Category Archives: Wednesday Wishes

Wednesday Wishes: Number Twenty-Two

Have you ever read one of those “Ten things your guy wished you knew” or “Ten things your mother-in-law would never tell you but thinks you should know” (though in many cases—unfortunately for you, there’s nothing your mother in law wouldn’t tell you). Well I wanted to create a lists of things that those of us who struggle with mental illness wished the rest of the world knew—and hopefully get insight from my support team about what they wish I knew!

Number Twenty-Two: I wish you how phrases like “you’re crazy” “he must be insane” “I’m going to end up in the pysch ward” make me feel. This is actually a very personal one. I feel like each consumer will have different words that bother them and some they actually laugh about and find funny. For example, the only one that really makes me uncomfortable is joking about a “pysch ward” because having to be taken to one unwillingly was a fear of mine for a long time and it increases stigma about needing to go to an inpatient treatment center.  Most of the other stuff, I joke about myself. So start the conversation, find out what bothers them and what they can joke about.  Here’s a picture below to get the conversation going.  Funny or offensive?

 

Funny? Or Offensive?

Funny? Or Offensive?

 

Disclaimer: Not all of these thought will reflect all people, in the same way not all “Ten things your guy wished you knew” would relate to my husband—some will not even relate to me. They are thoughts/concerns/opinions I’ve heard when talking with fellow adventurers along the journey that is mental illness.

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Wednesday Wishes: Number Twenty-One

Have you ever read one of those “Ten things your guy wished you knew” or “Ten things your mother-in-law would never tell you but thinks you should know” (though in many cases—unfortunately for you, there’s nothing your mother in law wouldn’t tell you). Well I wanted to create a lists of things that those of us who struggle with mental illness wished the rest of the world knew—and hopefully get insight from my support team about what they wish I knew!

Number Twenty-One: I wish you would stop deciding to “try and see if you really need your medicine”.  You do. Life is better for everyone when you take it.

Love, Sidney (and I’m sure other members of my support team)

[First “Wednesday Wish” from the support team viewpoint!]

Disclaimer: Not all of these thought will reflect all people, in the same way not all “Ten things your guy wished you knew” would relate to my husband—some will not even relate to me. They are thoughts/concerns/opinions I’ve heard when talking with fellow adventurers along the journey that is mental illness.

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Wednesday Wishes: Number Twenty

Have you ever read one of those “Ten things your guy wished you knew” or “Ten things your mother-in-law would never tell you but thinks you should know” (though in many cases—unfortunately for you, there’s nothing your mother in law wouldn’t tell you). Well I wanted to create a lists of things that those of us who struggle with mental illness wished the rest of the world knew—and hopefully get insight from my support team about what they wish I knew!

Number Twenty: Following in line with Monday’s post….I wish I could express to you how I feel.

To help with that!  I’ve uploaded pictures of the feelings list I discussed!

Let me know–do these helps? Do any particular words resonate with you?

 

Disclaimer: Not all of these thought will reflect all people, in the same way not all “Ten things your guy wished you knew” would relate to my husband—some will not even relate to me. They are thoughts/concerns/opinions I’ve heard when talking with fellow adventurers along the journey that is mental illness.

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Wednesday Wishes: Number Nineteen

Have you ever read one of those “Ten things your guy wished you knew” or “Ten things your mother-in-law would never tell you but thinks you should know” (though in many cases—unfortunately for you, there’s nothing your mother in law wouldn’t tell you). Well I wanted to create a lists of things that those of us who struggle with mental illness wished the rest of the world knew—and hopefully get insight from my support team about what they wish I knew!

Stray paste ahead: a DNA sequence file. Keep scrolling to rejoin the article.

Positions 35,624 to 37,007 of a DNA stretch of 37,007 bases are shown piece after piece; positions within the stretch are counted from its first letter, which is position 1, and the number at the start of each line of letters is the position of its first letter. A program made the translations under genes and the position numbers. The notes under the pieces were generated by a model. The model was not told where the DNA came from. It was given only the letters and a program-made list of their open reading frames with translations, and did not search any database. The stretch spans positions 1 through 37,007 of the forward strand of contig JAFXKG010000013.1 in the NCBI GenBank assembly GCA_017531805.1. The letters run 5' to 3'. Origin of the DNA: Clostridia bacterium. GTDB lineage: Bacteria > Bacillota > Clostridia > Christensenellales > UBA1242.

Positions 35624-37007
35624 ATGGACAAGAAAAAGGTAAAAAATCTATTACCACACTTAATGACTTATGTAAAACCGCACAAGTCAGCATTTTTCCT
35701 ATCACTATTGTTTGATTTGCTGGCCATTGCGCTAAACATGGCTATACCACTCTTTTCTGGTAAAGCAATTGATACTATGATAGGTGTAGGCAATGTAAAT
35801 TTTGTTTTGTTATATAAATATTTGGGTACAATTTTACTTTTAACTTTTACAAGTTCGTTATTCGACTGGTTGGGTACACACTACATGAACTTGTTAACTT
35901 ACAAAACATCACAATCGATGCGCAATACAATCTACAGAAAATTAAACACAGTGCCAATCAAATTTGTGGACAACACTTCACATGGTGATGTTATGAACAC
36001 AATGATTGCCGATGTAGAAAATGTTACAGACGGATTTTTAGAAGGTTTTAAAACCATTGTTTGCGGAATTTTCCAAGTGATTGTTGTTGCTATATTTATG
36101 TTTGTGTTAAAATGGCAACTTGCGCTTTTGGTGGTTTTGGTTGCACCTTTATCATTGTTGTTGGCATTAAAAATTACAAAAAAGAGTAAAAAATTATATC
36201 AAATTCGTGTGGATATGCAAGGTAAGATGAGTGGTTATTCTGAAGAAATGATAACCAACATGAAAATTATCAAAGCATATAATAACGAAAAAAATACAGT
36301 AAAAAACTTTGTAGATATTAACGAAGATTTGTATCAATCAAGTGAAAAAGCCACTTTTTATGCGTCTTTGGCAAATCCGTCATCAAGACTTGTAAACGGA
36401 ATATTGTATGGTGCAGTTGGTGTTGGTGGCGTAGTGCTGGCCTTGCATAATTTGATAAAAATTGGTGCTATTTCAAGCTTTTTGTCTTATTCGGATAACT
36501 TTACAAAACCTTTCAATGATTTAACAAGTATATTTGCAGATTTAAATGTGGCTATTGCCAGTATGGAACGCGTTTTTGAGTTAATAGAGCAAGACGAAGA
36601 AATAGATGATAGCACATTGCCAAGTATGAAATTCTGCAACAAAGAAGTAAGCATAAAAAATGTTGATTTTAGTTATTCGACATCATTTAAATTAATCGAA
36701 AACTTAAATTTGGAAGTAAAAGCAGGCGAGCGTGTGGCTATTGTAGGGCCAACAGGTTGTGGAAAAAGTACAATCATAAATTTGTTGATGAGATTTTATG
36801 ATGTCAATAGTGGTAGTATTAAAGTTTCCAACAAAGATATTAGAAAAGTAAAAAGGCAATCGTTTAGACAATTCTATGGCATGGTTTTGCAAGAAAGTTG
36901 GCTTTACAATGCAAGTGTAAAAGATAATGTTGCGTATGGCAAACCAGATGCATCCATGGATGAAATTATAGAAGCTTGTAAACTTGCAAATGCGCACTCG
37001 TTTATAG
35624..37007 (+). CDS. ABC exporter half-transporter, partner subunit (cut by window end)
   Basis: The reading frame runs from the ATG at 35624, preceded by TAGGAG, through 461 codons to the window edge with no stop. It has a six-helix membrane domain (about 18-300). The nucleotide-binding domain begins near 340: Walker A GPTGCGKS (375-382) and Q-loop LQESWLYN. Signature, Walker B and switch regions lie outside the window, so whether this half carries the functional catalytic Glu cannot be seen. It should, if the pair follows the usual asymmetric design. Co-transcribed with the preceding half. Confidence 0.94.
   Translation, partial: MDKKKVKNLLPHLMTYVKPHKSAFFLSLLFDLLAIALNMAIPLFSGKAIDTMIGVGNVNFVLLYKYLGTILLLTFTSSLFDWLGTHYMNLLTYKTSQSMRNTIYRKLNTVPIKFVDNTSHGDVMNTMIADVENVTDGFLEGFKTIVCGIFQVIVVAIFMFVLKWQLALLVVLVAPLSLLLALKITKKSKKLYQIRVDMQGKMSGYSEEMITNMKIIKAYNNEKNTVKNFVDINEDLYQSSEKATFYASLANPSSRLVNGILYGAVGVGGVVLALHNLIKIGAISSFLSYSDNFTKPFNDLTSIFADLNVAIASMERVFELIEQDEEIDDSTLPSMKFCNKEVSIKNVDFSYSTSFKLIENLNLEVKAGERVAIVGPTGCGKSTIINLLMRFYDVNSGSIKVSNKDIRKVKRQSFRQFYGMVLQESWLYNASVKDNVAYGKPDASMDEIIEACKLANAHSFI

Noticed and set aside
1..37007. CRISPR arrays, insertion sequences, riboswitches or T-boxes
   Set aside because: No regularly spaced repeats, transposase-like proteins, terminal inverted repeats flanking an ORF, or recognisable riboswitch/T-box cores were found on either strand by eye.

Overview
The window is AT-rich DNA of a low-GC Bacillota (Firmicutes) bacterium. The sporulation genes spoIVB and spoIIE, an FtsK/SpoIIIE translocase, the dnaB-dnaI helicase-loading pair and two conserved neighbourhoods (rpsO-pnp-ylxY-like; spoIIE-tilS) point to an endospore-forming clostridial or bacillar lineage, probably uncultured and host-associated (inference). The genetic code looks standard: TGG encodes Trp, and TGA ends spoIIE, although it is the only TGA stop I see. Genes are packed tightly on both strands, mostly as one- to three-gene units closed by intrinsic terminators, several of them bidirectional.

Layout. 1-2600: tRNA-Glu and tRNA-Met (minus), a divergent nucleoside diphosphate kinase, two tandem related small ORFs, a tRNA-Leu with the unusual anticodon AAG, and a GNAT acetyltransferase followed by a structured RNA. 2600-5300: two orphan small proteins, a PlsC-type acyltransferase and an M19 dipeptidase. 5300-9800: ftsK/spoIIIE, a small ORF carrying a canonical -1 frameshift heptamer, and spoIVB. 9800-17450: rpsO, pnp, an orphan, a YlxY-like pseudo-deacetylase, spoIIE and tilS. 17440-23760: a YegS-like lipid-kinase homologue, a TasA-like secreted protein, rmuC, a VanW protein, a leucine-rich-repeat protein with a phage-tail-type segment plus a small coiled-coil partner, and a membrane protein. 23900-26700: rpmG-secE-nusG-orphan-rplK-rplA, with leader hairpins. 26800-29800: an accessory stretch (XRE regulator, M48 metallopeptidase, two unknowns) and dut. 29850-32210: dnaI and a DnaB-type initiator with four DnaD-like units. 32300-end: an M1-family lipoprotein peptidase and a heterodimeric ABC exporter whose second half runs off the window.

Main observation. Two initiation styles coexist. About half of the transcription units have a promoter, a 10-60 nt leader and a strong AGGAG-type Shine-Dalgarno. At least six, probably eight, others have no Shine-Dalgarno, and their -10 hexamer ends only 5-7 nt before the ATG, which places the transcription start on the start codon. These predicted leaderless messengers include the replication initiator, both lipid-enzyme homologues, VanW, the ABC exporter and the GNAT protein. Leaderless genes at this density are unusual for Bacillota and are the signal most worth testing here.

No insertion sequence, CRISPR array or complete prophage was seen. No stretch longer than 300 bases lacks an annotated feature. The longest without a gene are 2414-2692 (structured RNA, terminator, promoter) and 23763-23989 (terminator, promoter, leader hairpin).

Number Nineteen: Make “my” limitations “OUR” limitations when we are in your social network. For example, after we drive 9-10 hours to get to Sidney’s parents’ house I can’t jump immediately into dinner/socializing/big plans. I need at least 30 minutes to relax and get out of my anxious car mindset!  If Sidney takes this time with me, and tells his parents WE need a break, I feel less self-conscious. By presenting us as a team, he helps prevent judgment or misunderstanding.

Disclaimer: Not all of these thought will reflect all people, in the same way not all “Ten things your guy wished you knew” would relate to my husband—some will not even relate to me. They are thoughts/concerns/opinions I’ve heard when talking with fellow adventurers along the journey that is mental illness.

337 W. 11th Street

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Wednesday Wishes – Number 18

Have you ever read one of those “Ten things your guy wished you knew” or “Ten things your mother-in-law would never tell you but thinks you should know” (though in many cases—unfortunately for you, there’s nothing your mother in law wouldn’t tell you). Well I wanted to create a lists of things that those of us who struggle with mental illness wished the rest of the world knew—and hopefully get insight from my support team about what they wish I knew!

Number Eighteen: Support the wider mental health community, such as my husband wearing the “One Wave at a Time” bracelet, or my mom talking to and supporting others struggling. This reminds me that you know this is a “wider” issue that affects millions. That you don’t think it is just “MY problem”

Disclaimer: Not all of these thought will reflect all people, in the same way not all “Ten things your guy wished you knew” would relate to my husband—some will not even relate to me. They are thoughts/concerns/opinions I’ve heard when talking with fellow adventurers along the journey that is mental illness.

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Wednesday Wishes: Number 16

Have you ever read one of those “Ten things your guy wished you knew” or “Ten things your mother-in-law would never tell you but thinks you should know” (though in many cases—unfortunately for you, there’s nothing your mother in law wouldn’t tell you). Well I wanted to create a lists of things that those of us who struggle with mental illness wished the rest of the world knew—and hopefully get insight from my support team about what they wish I knew!